George BrettMay 28, 2007
I Need You
Who is the greatest third baseman in baseball history?
Here are the candidates, as I see it:
You don’t hear his name mentioned in the third baseman debate anymore, but when I was a kid in the 1970s Pie Traynor was the one most frequently mentioned in the baseball history books I was constantly checking out of the library. According to Bill James, “the idea that Traynor was the greatest third baseman of all time originated in the mid-1950s, about 20 years after Traynor retired.” I wonder how much James himself had to do with Traynor falling out of that top spot. In James’ Historical Abstract, Traynor is ranked 15th, below several guys who have, unlike Traynor, not made the Hall of Fame (such as Al Rosen, Ken Boyer, Sal Bando, Graig Nettles, and Darrell Evans). And in general, of course, James has led the revolution in statistical analysis that has revealed the once almighty hitting statistic, batting average, to be a frequently misleading representation of a player’s offensive worth. Traynor’s .320 lifetime average, which seemed at one time to cast him as the Rogers Hornsby of the hot corner, has gradually been downgraded in light of the facts that A) it came in an era when batting averages were at their historical peak (most famously illustrated by the 1930 season, when the entire National League hit over .300), and B) it was not augmented by a particularly high secondary average, meaning that he neither drew many walks nor hit for a lot of power. Still, part of the fun of imagining a team of all-time greats is envisioning a bunch of grizzled hard-bitten old-timers kind of emerge from the mist to retake the field on more time with their spikes sharp to gash guys with. In that respect, it’s hard to vote against a guy named Pie Traynor.
“I’ve only known three or four perfect swings in my time. This lad has one of them.” – Ty Cobb on Eddie Mathews
The implication on the BR Bullpen profile of Pie Traynor is that Eddie Mathews is the player who bumped Traynor out of the top spot: “Pie Traynor was widely considered the top third baseman in the history of baseball prior to the time when Eddie Mathews became a star.” If this was the case, I feel that I would have seen it reflected in all the books I took out of the library in the 1970s, but I don’t ever remember any book ranking Mathews as the top third baseman. And when Traynor finally did lose his top spot, which I would guess occurred sometime in the late 1970s, it wasn’t to Mathews but to the next man down on this list. So Mathews, at least as far as I know, never really got a chance to be the top guy at the hot corner, and that’s too bad, because from what I’ve read he was a decent fielder and was without question one of the greatest power hitters ever at any position. When thinking about devising the greatest lineup of all-time, it’s certainly tempting to fill the third baseman’s spot with a left-handed slugger who for the bulk of his career, until his body started to give out, seemed the best bet among all active players (including Mathews’ teammate, a guy named Hank Aaron) to break Babe Ruth’s lifetime home run record. Maybe Aaron’s gradual ascendancy to superstardom helped cast Mathews into the shadows. Maybe he also lacked a moment when the whole baseball world centered around a display of his prodigious skills at their peak. He played in two World Series early in his career and was a pinch-hitter in another one late in his last season, with Detroit, but only managed one home run and ten hits in 50 World Series at bats. I mention this only by way of a possible explanation of his being somewhat overlooked in the greatest third baseman debate. Maybe what he needed was to have taken over a World Series, as the next guy on this list once did.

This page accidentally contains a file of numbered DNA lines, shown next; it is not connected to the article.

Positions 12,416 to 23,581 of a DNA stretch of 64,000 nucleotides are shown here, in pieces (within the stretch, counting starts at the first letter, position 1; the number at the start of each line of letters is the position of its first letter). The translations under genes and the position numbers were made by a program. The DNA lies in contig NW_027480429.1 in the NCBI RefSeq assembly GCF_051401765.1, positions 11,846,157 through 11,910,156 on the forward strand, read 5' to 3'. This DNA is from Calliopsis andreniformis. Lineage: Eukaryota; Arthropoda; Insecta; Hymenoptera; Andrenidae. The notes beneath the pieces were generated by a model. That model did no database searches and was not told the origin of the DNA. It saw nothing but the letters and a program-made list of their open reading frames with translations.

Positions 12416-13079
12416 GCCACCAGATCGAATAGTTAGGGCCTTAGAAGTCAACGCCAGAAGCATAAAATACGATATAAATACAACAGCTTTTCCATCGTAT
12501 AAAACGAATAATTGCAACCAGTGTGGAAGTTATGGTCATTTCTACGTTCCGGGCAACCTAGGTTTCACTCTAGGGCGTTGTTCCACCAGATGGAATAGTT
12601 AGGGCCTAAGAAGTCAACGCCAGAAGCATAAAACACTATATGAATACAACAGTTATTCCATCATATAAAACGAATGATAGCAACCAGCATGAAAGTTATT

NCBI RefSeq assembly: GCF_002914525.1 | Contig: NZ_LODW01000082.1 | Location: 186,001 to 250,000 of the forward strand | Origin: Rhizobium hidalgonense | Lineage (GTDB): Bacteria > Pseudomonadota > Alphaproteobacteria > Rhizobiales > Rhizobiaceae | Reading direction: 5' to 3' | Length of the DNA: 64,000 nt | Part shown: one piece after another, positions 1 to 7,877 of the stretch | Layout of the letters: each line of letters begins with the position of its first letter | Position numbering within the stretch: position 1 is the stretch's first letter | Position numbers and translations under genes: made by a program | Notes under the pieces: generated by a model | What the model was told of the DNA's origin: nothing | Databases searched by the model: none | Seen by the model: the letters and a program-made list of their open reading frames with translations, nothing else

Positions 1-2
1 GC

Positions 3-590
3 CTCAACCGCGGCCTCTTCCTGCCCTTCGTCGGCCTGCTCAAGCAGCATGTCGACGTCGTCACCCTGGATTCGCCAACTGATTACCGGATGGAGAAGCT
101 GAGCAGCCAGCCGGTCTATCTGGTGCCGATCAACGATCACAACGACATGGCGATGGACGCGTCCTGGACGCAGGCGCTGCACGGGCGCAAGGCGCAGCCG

Robinson persisted on some Greatest Team of All-Time lists even after his lifetime numbers began to look a little meager in comparison to two third baseman who came into the majors just as he was winding up his long career with the Orioles. That was probably due in large part to the general discrimination against the present moment in such list-making. When baseball fans dream up these lists, part of the fun is the dreaming, and a guy who is still out there grounding into double plays and offering up drab cliches to the beat reporters just does not encourage dreaming like some legendary figure from the past. And as the years went by Robinson’s unmatched prowess as a fielder, highlighted by his dominant, electrifying play in the 1970 World Series, seemed to find especially fertile soil in the dreaming minds of nostalgic baseball fans. Though Robinson’s fine offensive numbers don’t match up to those of the other top choices for the all-time third baseman, I think some list-makers still want to rank him first because A) they value fielding above offense at that position and B) there’s just something unutterably cool about the kind of dazzling fielding plays Robinson could make. I actually can only vouch for myself on that second point, for though I personally don’t have Robinson pencilled in as my all-time third baseman, I do bring the same thinking to my choice for shortstop: you can have Honus or Ripken or A[pril]-Rod, I’m taking the Wizard of Oz.
Speaking of my all-time team . . . I have one player from the Negro Leagues among the starters on my 25-man roster (Satchel Paige is in the starting rotation, but I’m leaning toward Lefty Grove as my opening day starter): Josh Gibson, catcher. As for third base, Judy Johnson and Ray Dandridge were for many years (up until 2006, when Jud Wilson joined them) the only two Negro League third basemen in the Hall of Fame. I honestly don’t know that much about them, but it appears that though they were both stellar players (Johnson a high-batting-average man from the Pie Traynor era and Dandridge considered one of the best fielders ever to play the position) they seem not to have been as dominant as Gibson was at his position in his day, nor as dominant as the two third basemen below were during their day. Still, as the best third basemen in Negro League history, they certainly deserve to be in the conversation about the best third basemen ever.